Current Exhibitions

Current Exhibitions




Brock University Department of Visual Arts Honours Exhibition

March 22 to April 27, 2014
Opening Reception: Friday, March 21, 7 pm
Panel Discussion and Catalogue Launch: Friday, April 11, 7 pm

TRACE, the 2014 edition of the Brock University Visual Arts Honours Exhibition at Rodman Hall Art Centre, features artworks by seven graduating honours students from the Department of Visual Arts: Julia Chamberlain, Holley Corfield, Emma German, Amy Hansen, Stacey Kinder, Monique Mol, and Lauren Regier.

This exhibition is the culmination of eight months of work during which students have pursued the creation of a sustained body of artwork. Under the mentorship of professors Donna Szoke and Jean Bridge, students have each evolved individual creative approaches to the delicate complexities of memory, touch, presence and evidence.

The Department of Visual Arts partners with Rodman Hall to make it possible for graduating students to work in the studios at the gallery and engage directly with Curators Marcie Bronson and Stuart Reid and guest artists who exhibit at Rodman Hall throughout the year. In this stimulating environment, students are challenged to take their work from experimentation and making to professional-level production and exhibition. Students in the Honours Studio forge rigorous and impactful work within this unique context that enhances their future opportunities for graduate studies or professional creative practice with a strong portfolio.

Such exhibits from the Department of Visual Arts are key to the Marilyn I. Walker School of Fine and Performing Arts' mandate to connect the community with the breadth of talent and creativity at Brock University.



Recent Advancements

Curated by Marcie Bronson

January 18 to May 4, 2014
Opening reception: Thursday, January 23, 8 pm
Artist Talk: Thursday, March 27, 7 pm

Inspired by commercial photography practices and the design of industrial supply catalogues and weekly store flyers, Jimmy Limit builds and photographs simple constructions of hardware store goods, including tools, sporting goods, and housewares. Selecting his varied subjects for their aesthetic interest rather than function, Limit engages them from a strictly formal standpoint by stacking, balancing, and arranging them to establish interesting visual relationships that emphasize similarities or contrasts in colour, shape and texture. By taking common objects out of context, or altering their appearances through industrial techniques like powder coating and ceramic casting, Limit makes them seem strange and forces us to look at them in new ways. Treating the gallery like the experimental space of his studio, Limit presents a series of sculptural installations and photographs that explore the relationship between an object and its image, and consider how desire is created and sold.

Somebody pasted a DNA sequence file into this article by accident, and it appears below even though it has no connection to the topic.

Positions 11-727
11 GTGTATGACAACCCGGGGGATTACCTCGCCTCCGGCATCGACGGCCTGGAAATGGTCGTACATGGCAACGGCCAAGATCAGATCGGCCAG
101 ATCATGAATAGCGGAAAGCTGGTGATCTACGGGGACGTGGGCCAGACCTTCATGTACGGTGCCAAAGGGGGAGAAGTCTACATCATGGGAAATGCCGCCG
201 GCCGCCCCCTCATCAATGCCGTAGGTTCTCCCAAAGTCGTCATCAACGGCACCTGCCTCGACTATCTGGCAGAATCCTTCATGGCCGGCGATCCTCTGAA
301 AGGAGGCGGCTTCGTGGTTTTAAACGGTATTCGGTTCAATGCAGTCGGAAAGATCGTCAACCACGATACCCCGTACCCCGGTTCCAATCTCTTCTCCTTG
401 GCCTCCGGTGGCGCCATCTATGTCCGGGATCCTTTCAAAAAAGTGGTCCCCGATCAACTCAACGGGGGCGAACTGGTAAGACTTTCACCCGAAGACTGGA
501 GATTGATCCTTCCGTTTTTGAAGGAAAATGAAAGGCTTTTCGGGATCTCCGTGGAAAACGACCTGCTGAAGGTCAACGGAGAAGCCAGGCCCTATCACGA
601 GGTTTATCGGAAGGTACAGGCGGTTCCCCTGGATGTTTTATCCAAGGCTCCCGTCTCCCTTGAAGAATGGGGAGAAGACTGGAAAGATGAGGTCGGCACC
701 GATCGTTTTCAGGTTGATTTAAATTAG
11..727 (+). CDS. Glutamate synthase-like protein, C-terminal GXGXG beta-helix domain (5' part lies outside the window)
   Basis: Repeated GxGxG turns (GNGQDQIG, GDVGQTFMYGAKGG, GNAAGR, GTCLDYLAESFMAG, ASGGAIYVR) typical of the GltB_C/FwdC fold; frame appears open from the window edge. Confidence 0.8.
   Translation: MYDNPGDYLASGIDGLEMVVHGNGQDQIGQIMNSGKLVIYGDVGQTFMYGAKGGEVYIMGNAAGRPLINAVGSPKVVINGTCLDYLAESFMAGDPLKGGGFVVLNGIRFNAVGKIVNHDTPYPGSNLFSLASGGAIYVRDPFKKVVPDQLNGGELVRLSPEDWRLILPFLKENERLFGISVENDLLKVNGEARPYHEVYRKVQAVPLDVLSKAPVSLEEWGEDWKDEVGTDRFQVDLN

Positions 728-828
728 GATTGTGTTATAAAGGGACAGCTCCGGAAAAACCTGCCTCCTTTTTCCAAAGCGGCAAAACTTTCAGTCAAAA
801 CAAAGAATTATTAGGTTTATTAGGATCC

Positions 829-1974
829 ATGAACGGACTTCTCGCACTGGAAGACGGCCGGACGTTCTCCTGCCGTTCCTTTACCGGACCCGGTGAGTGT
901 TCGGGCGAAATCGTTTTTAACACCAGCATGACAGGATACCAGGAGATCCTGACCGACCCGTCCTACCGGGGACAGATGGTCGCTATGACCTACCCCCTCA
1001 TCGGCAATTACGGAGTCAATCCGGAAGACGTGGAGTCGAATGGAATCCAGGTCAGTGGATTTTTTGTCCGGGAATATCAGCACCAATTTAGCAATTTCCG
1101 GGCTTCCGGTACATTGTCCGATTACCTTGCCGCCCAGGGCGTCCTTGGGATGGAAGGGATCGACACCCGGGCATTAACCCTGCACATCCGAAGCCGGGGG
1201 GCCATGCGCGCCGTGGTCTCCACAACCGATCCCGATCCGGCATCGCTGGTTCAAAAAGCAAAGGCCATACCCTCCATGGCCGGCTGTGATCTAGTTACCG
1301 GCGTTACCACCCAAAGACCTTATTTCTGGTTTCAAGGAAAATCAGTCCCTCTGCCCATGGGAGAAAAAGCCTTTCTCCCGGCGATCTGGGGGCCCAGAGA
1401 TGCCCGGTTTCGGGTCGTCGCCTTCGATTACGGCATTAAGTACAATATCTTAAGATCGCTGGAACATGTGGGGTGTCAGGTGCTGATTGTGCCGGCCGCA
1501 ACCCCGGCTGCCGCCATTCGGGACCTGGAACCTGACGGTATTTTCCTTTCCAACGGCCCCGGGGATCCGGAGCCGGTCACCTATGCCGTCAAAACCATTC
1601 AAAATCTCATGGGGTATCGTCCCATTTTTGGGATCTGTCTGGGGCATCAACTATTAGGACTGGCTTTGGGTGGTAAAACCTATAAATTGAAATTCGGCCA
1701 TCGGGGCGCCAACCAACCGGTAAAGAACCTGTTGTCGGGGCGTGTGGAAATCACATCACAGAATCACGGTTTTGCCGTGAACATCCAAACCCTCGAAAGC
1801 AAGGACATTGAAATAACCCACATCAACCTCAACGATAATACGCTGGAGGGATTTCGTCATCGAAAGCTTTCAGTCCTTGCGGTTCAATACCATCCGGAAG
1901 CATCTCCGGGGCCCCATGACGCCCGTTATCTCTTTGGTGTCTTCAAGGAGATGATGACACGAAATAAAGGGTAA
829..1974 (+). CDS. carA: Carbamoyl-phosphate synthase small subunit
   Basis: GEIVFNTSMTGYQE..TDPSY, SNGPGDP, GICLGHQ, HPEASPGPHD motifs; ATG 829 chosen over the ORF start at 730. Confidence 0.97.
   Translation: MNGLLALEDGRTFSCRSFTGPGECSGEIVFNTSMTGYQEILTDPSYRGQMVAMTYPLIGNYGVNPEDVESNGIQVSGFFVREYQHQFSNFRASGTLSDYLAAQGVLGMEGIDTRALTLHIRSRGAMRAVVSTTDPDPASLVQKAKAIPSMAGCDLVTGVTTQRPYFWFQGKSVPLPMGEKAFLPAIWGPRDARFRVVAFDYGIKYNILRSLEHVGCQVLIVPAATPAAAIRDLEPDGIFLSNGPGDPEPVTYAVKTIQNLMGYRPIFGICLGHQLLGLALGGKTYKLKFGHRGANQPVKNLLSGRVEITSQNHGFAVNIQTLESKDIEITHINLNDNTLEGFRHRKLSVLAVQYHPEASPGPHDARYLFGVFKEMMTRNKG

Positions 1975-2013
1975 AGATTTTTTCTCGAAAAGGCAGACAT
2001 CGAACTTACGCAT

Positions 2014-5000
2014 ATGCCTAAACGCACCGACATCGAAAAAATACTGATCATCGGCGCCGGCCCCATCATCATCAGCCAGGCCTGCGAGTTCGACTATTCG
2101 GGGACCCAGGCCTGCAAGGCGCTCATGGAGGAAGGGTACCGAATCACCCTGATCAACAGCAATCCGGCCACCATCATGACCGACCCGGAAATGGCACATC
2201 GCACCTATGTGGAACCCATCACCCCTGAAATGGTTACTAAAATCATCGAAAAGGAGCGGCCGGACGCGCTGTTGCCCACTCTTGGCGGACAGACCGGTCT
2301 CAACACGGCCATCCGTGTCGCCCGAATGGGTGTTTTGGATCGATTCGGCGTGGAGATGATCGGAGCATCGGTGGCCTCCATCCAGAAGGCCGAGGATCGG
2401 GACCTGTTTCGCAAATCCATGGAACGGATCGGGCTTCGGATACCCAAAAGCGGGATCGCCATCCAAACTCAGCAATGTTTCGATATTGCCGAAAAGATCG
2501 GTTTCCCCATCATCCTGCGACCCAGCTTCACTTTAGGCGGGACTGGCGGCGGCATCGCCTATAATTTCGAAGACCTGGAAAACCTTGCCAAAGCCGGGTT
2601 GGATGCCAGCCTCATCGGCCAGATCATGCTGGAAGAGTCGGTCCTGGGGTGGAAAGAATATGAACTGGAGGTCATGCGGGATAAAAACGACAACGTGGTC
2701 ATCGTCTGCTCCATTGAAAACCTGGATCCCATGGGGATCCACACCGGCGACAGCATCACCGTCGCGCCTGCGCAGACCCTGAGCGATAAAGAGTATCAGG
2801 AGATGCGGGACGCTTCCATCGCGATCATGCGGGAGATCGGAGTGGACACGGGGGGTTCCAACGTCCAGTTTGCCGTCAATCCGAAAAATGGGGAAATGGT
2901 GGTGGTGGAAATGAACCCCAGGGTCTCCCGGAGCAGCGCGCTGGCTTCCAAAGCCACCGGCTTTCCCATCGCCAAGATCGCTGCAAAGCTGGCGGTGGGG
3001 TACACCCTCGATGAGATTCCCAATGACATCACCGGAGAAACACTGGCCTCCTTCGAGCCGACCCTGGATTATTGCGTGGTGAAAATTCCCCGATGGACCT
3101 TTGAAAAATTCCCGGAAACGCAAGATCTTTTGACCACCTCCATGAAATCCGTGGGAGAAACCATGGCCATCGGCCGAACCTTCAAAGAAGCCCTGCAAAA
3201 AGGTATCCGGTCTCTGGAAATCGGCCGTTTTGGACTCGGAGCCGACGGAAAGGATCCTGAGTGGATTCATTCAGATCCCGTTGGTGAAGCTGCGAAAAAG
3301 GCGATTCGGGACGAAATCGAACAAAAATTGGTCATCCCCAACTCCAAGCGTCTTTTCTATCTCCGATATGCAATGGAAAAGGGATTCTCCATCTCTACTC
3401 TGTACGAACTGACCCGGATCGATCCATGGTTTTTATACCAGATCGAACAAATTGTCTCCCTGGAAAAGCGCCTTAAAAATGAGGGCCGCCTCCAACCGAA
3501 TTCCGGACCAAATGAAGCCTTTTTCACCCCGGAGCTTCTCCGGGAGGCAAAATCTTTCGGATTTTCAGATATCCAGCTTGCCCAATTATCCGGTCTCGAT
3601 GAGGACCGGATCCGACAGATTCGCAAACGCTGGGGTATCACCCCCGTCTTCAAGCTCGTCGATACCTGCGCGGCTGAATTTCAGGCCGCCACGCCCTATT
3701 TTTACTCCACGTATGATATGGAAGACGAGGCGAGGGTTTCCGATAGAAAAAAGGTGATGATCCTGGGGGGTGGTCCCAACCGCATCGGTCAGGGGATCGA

Image: Jimmy Limit, Detail #2, 2014, vinyl photograph mounted on PVC. Courtesy of the artist and Clint Roenisch Gallery.



Curated by Stuart Reid
Presented by Rodman Hall Art Centre with financial support of the Government of Canada through Cultural Capitals of Canada, a program of the Department of Canadian Heritage

October 14, 2012 to September 29, 2013

Opening Reception: Sunday, October 14, 2 – 4 pm

In creating this new outdoor installation for Rodman Hall, Barkhouse examines issues of sovereignty and confederacy from an indigenous ecological vantage point. As an aboriginal woman, Barkhouse is mindful of the history of conflict imprinted on this region of Ontario, particularly during this bicentennial commemoration of the War of 1812. Many of the conflicts and alliances between First Nations and settling cultures that played out two hundred years ago are still unresolved today.

Settlement incorporates sculptural elements into an artist’s garden built in the shape of a frontier house (16 x 20 feet). Last spring, the artist planted a series of border gardens of indigenous plants including corn, squash, beans and quinoa. Situated in the interior spaces of the garden are life-size bronze sculptures of a coyote and a badger, alluding to the cooperative nature of the allies involved in the 1812 conflict. Badgers and coyotes are known to be cooperative hunters in their search for small burrowing animals in the wild. Barkhouse is interested in the contentious nature of territory as is relates to struggles over land, whether between humans, amongst animals or plants.

An illustrated catalogue featuring an essay by Stuart Reid and an interview with the artist by Michelle LaVallee, Associate Curator at the MacKenzie Art Gallery, Regina, will be forthcoming in 2013. This publication is generously supported by the Canada Council for the Arts.

Barkhouse was born in Vancouver and belongs to the Nimpkish band, Kwakiutl First Nation. She graduated from the Ontario College of Art and Design in Toronto and has exhibited her work widely. A member of the Royal Canadian Academy of Arts, her recent solo exhibition entitled Boreal Baroque toured Canada.

Associated Programs

HOT TALK: Mary Anne Barkhouse
June 21, 2013, 7- 9 pm
On National Aboriginal Day, join the artist Mary Anne Barkhouse for an illustrated lecture about her work and the outdoor exhibition Settlement.

In the meantime, check out this audiocast with the artist discussing some of her intentions behind the work: